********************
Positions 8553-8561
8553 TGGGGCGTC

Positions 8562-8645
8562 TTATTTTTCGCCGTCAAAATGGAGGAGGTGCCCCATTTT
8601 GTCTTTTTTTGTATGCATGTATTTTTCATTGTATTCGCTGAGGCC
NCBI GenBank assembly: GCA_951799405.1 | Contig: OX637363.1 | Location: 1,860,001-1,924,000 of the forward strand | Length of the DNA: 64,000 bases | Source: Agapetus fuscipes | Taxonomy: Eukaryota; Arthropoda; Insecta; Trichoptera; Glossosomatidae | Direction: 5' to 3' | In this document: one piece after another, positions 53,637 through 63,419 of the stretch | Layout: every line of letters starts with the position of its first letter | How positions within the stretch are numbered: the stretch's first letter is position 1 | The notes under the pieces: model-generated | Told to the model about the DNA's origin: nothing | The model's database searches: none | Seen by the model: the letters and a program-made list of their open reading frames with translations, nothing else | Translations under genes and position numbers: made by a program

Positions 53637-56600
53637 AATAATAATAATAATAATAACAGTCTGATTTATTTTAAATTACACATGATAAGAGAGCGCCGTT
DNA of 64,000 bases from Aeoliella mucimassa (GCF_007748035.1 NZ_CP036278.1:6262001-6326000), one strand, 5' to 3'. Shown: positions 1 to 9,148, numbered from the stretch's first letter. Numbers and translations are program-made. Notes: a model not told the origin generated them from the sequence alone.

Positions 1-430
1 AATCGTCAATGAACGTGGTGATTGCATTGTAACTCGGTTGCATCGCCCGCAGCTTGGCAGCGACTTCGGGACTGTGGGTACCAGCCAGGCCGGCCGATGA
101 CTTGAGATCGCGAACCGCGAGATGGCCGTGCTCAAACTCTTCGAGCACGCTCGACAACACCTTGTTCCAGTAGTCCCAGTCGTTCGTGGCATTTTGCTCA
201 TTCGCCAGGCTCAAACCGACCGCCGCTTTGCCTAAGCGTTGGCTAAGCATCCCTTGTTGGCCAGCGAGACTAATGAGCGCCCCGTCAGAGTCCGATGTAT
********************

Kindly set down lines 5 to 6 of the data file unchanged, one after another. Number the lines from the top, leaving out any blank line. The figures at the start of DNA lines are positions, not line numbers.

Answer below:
8601 GTCTTTTTTTGTATGCATGTATTTTTCATTGTATTCGCTGAGGCC
NCBI GenBank assembly: GCA_951799405.1 | Contig: OX637363.1 | Location: 1,860,001-1,924,000 of the forward strand | Length of the DNA: 64,000 bases | Source: Agapetus fuscipes | Taxonomy: Eukaryota; Arthropoda; Insecta; Trichoptera; Glossosomatidae | Direction: 5' to 3' | In this document: one piece after another, positions 53,637 through 63,419 of the stretch | Layout: every line of letters starts with the position of its first letter | How positions within the stretch are numbered: the stretch's first letter is position 1 | The notes under the pieces: model-generated | Told to the model about the DNA's origin: nothing | The model's database searches: none | Seen by the model: the letters and a program-made list of their open reading frames with translations, nothing else | Translations under genes and position numbers: made by a program